Estate Planning for Tax Purposes - The KC Estate Planner, LLC
Estate Planning for Tax Purposes

Estate Planning for Tax Purposes

Historically, the primary tax consideration in estate planning was avoidance of the Federal estate tax.  With the Federal estate tax exemption currently at $11,180,000 for individuals and $22,360,000 for married couples, estate tax planning is not as critical for most folks as it used to be.  Some people will still be affected, but there are other tax planning strategies to consider when planning your estate.

Estate Tax Avoidance

Federal estate taxes are paid on the total value of your estate in excess of the exclusion amounts discussed earlier.  Generally speaking, if you are a single person with an estate valued at $12,000,000, you would have to pay Federal estate taxes on the $820,000 in excess of the $11,180,000 exclusion amount.

The Federal estate taxes are expensive (currently around 40%) and have to be paid in cash within a period of nine months after you pass away. In most cases, liquidating assets is necessary to pay the taxes. However, there are ways to reduce the value of your gross estate below the exclusion amount. A few ways to do this include:

  • Donate low-basis assets to charity or set up a charitable trust.  You will get a current deduction for your donation, and it reduces the overall value of your estate.
  • Remove the assets from your estate prior to your death by transferring them to an irrevocable trust.
  • For those who are married, use both of your estate tax exemptions.  Portability allows a surviving spouse to “use up” any exclusion amount not fully used by the deceased spouse.
  • Give tax-free gifts to as many people as you want, within the annual gift tax exclusion amount of $15,000 per recipient.
  • Establish a Family Limited Partnership

You should work with an estate planning professional like The KC Estate Planner to help you determine what estate tax avoidance strategy is best for you.

Income Tax Planning

Folks in the top tax bracket may want to consider income tax planning as part of their overall estate plan.  It is possible to shift income from high earners to family members in a lower tax bracket in order to reduce the family’s overall tax burden. It may also make sense to change the situs of a trust to a jurisdiction that treats trusts more favorably.

It’s a good idea to review your tax plan each year to ensure you are managing your wealth properly. You should also consider various strategies to ensure your financial goals are achieved. For example, you should max out all of your retirement plan contributions each year. Planning ahead of time is absolutely essential if you want to reduce headaches related to income taxes.

Planning for Basis Step-Up of Appreciable Property

When a beneficiary inherits property that is includible in a decedent’s gross estate, the basis in the property is its fair market value on the date decedent died.  This is known as a step-up in basis. If a beneficiary receives property that was not included in the decedent’s estate, the basis in the property is its original purchase price.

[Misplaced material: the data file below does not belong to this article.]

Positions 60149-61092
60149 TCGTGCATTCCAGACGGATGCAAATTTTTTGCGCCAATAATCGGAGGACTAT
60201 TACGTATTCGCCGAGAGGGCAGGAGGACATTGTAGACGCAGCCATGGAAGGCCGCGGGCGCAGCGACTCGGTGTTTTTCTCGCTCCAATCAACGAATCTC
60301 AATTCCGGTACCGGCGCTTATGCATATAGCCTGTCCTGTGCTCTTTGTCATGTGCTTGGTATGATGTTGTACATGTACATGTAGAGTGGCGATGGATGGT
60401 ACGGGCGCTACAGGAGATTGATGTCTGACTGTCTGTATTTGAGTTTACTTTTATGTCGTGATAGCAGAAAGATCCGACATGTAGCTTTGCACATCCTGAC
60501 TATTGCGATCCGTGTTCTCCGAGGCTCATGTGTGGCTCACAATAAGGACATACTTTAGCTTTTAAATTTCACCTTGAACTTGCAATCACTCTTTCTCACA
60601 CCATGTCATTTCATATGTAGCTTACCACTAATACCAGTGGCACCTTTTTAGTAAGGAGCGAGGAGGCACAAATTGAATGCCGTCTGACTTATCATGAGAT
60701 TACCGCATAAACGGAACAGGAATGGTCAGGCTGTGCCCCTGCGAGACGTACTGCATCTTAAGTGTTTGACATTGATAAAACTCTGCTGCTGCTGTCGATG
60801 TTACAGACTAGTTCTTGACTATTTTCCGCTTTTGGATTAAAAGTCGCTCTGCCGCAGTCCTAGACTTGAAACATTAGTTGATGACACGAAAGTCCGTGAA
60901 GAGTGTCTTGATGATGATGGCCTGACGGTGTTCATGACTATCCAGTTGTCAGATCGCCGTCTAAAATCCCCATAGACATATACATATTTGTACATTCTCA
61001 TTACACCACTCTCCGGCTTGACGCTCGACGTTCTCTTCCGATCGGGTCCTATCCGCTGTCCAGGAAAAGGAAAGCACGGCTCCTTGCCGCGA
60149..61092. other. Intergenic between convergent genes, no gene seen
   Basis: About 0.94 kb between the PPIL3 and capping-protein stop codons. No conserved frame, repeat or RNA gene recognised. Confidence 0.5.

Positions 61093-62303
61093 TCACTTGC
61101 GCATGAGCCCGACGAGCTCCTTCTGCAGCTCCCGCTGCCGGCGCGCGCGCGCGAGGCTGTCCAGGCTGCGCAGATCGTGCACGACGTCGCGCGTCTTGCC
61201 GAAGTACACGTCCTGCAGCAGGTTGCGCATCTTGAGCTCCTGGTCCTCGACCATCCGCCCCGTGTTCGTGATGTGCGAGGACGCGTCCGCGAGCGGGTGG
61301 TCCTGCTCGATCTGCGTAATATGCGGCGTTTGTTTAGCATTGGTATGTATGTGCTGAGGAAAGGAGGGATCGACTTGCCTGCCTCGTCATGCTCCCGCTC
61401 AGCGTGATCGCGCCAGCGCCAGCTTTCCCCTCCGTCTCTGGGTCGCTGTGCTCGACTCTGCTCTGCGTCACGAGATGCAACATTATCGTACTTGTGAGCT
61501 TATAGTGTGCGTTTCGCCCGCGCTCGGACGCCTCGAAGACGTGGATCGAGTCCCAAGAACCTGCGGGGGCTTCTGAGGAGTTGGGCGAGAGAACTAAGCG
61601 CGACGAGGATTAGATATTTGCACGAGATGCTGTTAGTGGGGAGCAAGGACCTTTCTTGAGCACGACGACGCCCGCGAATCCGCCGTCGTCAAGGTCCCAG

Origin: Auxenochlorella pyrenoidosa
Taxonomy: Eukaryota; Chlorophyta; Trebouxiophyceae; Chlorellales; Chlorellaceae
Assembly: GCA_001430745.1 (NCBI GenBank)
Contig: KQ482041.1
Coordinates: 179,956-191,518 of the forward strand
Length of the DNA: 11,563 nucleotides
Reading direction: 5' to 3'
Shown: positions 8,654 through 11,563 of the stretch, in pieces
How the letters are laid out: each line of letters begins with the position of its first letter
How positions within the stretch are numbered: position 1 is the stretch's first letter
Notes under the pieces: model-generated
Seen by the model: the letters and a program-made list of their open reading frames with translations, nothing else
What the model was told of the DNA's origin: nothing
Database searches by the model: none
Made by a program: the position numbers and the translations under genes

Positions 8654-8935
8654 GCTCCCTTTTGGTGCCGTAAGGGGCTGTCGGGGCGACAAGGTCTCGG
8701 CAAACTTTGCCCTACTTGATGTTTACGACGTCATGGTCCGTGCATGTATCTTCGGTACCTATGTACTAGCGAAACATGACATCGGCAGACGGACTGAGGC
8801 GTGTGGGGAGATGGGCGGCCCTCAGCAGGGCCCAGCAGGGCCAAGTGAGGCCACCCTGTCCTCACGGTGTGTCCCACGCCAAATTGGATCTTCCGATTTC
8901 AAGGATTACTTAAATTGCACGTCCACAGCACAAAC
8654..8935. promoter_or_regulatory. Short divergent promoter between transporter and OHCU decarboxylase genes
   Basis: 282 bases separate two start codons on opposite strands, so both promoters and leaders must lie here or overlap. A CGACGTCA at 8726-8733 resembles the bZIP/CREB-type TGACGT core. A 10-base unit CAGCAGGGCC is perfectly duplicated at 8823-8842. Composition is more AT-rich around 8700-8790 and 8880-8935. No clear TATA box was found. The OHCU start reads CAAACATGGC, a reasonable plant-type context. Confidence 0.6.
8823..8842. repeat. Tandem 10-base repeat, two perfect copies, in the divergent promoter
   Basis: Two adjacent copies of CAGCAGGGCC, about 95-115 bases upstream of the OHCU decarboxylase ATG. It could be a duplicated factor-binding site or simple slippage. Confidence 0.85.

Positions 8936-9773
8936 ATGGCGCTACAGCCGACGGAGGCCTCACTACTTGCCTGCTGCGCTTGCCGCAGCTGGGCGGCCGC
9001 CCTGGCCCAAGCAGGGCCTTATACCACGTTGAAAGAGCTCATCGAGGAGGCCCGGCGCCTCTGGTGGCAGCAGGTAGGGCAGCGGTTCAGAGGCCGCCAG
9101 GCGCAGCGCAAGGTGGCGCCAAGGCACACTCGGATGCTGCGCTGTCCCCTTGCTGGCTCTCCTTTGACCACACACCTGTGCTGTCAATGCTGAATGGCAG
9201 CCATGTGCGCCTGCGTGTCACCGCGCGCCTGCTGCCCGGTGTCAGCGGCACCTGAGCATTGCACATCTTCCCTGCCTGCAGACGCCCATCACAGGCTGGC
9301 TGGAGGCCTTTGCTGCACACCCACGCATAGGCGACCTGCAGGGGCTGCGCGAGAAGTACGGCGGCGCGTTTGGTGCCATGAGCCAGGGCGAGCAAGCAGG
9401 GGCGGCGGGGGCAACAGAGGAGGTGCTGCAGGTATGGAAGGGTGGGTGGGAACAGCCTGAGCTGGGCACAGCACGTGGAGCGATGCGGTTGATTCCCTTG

For example, John purchased a vacation home in Vail, CO, in 1975 for $100,000.  John transfers the home to an irrevocable trust for the benefit of his son, Sam.  According to the terms of the irrevocable trust, Sam gets the home when John dies. Since the trust is irrevocable, the home is not includible in John’s estate.  When Sam gets the home after his father dies, Sam’s basis in the vacation home is $100,000. When Sam sells the home shortly after his father passed away, he is surprised when it sells for $3,000,000.  He is even more surprised when he has to pay income tax on the gain of $2,900,000.

On the other hand, if John had transferred the vacation home to a revocable trust, the home would be included in John’s gross estate, and Sam’s basis in the property would be the property’s fair market value on the date of John’s death.  If Sam then sells the house for $3,000,000 shortly after John’s death, Sam would have no recognizable gain.

Tax Benefits of Charitable Planning

There are several ways to give to non-profit organizations that will also benefit you from a tax standpoint. Some options you have include:

  • Donor advised funds: This offers tax benefits and flexibility. You receive an immediate tax deduction and can gift the money to the non-profits in the future.
  • Highly-appreciated assets: If you donate appreciated mutual fund or stock shares, it can be a great tax strategy. You can avoid a tax on the gain you are earning while you still deduct the complete market value.
  • Tax free donations from your IRA: You can use your IRA to make a direct donation to any non-profit, at any time, completely tax free, which allows you to avoid the tax when distributed.

Work with a professional in the estate planning sector like The KC Estate Planner to know what options make the most sense for your situation.